Blog : BOARD TALK
|Posted on January 9, 2013 at 3:50 PM|
If I insist on waiting until I have something positive to say in the New Year we could be waiting a very long time. But I might have a way forward - courtesy the FT's Lex column and the link is here.
There are suddenly a lot of allegations around emanating from short sellers about accounting irregularites. Zoomlion, China's construction-eqipment maker, may be the latest to be a target. Lex has managed to make its column an excellent little lesson for doing business in 2013, wherever you are based, and whether or not you have anything to prove by way of reputation.
If you don't have access to FT.com, here are the basics (which I have lifted from the column) for good crisis management and also good business,whether or not you are subject to an attack by short sellers. Step one in this case was a speedy halt to trading but the rest apply in any scenario.
2. be completely transparent after allegations are made and go out of your way to do so. (Lex: "And even if you cannot say much as you marshal your forces, at least say what you are doing to show how much you want investors' trust.")
3."bring in credible outsiders to investigate. Do this whether or not you fear the claims are justified."
Transparency is the first stage to establishing corporate culture. As Lex puts it : "The only way to limit long-term damage is to have built strong, open relationships with investors long before any attack. Business in China, like everywhere, is built on personal trust."
Ah, personal trust. I see all sorts of people in the New Year have decided it's time their businesses focused on their 'human capital' (ie their people) for the best results in a time of continued economic squeeze. If they are going to do that, they are going to have to go about it with complete transparency. Perhaps rewarding people for being honest would be a good start, having a conversation with employees, rather than setting up a process.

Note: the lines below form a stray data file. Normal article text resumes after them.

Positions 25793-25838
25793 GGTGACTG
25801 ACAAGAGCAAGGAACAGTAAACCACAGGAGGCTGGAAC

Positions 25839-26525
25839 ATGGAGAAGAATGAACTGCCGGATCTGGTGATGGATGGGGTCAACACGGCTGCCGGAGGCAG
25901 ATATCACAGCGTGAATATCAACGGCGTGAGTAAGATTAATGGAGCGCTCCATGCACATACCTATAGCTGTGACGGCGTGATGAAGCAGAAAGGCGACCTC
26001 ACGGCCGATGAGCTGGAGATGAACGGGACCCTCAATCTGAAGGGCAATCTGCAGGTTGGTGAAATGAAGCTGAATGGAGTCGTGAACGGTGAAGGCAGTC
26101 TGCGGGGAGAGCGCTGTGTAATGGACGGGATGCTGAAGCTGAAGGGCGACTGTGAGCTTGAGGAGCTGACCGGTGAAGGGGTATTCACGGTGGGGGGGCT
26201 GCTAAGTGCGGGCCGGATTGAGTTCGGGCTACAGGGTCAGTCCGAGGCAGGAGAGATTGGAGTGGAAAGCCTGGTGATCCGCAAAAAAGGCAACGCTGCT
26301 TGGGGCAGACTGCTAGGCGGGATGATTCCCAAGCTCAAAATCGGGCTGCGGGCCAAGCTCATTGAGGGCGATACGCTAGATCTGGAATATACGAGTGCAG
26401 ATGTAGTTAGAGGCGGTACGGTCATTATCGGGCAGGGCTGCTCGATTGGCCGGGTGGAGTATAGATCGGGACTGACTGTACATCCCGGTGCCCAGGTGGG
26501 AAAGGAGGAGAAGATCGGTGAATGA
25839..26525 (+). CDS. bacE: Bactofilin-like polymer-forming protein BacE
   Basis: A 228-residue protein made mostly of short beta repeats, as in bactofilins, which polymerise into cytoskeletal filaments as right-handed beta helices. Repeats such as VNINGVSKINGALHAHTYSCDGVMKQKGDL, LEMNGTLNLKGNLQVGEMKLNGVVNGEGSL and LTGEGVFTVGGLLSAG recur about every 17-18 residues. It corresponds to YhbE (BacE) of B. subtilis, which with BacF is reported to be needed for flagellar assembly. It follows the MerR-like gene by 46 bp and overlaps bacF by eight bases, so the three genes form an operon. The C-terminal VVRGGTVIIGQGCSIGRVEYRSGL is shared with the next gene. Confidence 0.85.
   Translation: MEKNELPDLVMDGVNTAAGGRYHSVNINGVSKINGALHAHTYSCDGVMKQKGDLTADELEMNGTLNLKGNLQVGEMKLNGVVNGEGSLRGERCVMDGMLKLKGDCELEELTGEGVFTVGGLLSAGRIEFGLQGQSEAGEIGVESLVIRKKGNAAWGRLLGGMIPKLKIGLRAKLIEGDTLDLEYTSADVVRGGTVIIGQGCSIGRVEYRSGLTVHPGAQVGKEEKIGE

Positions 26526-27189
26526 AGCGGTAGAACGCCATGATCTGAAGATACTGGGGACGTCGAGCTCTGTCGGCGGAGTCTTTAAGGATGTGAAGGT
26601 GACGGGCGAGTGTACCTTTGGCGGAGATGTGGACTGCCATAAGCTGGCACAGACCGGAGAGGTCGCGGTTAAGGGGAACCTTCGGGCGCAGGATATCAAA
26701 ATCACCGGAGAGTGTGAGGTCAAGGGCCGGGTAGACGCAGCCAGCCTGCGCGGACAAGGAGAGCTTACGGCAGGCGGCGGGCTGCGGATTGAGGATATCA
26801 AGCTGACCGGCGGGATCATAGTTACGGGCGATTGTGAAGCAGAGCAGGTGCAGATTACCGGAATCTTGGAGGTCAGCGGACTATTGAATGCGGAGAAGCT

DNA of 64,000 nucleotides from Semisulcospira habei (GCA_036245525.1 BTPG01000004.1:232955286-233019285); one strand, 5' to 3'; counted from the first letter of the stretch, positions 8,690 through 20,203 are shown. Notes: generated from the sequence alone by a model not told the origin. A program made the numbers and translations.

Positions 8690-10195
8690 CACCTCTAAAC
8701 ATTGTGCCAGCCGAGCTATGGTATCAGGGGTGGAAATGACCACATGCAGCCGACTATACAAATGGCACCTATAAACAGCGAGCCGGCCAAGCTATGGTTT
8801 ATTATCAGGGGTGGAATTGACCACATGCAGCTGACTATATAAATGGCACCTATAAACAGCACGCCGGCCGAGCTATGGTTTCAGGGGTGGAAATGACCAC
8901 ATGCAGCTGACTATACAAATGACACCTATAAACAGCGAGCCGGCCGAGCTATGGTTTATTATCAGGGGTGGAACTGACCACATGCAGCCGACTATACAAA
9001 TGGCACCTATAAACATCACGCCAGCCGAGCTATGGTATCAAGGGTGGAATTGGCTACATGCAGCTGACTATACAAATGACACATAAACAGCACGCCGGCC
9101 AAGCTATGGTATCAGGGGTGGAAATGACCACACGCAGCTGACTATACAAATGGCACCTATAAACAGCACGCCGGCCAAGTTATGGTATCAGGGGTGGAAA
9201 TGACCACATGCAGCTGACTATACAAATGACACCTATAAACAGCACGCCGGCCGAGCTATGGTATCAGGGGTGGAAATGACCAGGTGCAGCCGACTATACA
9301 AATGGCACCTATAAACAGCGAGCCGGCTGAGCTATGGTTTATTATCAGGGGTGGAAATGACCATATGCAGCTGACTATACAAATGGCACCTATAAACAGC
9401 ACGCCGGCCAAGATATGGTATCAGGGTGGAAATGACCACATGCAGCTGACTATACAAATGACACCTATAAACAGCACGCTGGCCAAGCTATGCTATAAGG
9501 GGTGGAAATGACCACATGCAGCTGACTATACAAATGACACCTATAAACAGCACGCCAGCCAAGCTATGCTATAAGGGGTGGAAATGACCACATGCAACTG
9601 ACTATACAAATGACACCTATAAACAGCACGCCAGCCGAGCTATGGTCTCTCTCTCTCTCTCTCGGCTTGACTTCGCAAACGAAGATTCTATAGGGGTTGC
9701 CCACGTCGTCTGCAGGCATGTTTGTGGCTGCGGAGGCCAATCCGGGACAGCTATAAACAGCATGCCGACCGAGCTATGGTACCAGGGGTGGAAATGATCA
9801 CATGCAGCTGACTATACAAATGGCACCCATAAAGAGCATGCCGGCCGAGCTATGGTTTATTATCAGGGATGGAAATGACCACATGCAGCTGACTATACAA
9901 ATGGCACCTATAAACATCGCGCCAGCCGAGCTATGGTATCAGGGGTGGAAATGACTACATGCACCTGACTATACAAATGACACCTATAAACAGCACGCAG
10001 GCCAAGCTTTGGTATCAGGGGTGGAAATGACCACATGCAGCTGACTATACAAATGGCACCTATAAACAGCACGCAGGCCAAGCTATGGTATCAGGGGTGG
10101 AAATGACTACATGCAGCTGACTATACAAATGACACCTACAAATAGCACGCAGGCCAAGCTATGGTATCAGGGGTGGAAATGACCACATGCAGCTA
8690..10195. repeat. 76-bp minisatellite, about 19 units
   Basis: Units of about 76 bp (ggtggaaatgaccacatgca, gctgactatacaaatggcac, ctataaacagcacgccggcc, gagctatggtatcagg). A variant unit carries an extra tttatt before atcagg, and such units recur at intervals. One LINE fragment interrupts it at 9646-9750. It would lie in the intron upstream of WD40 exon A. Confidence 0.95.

Financial services firms and others that have learnt anything from the financial crisis are busy building plans to redefine their corporate 'culture.' Lessons are surely learnt better by carefully scrutinised human interaction - I predict a boom in the 'board evaluation' market.
But what of all those plcs that are looking - with a hint of desperation - to the 'emerging markets' (including China) for their future growth ? Well, they need to do the same - evaluation, but throughout the whole organisation and by outsiders. Otherwise they are going to find they are in the unknown territory of someone else's corporate culture before they have even established their own, which is a surefire recipe for disaster.
When I think of 'emerging markets' I think first of India - I was born there, I lived there until I was 11 - and I shudder. But that's another story.
Let's just say now that it doesn't much matter if you go on about being 'the world's largest democracy' if it also means that there is no enforceable 'rule of law,' just as there is not much point in 'transparency' unless you also have 'accountability.'
The disconnect between India as it functions (not) and the way the hungry developed world looks towards it is growing - even if the spotlight of world attention is shining on it at the moment due to one brutal rape in the centre of its capital, New Delhi.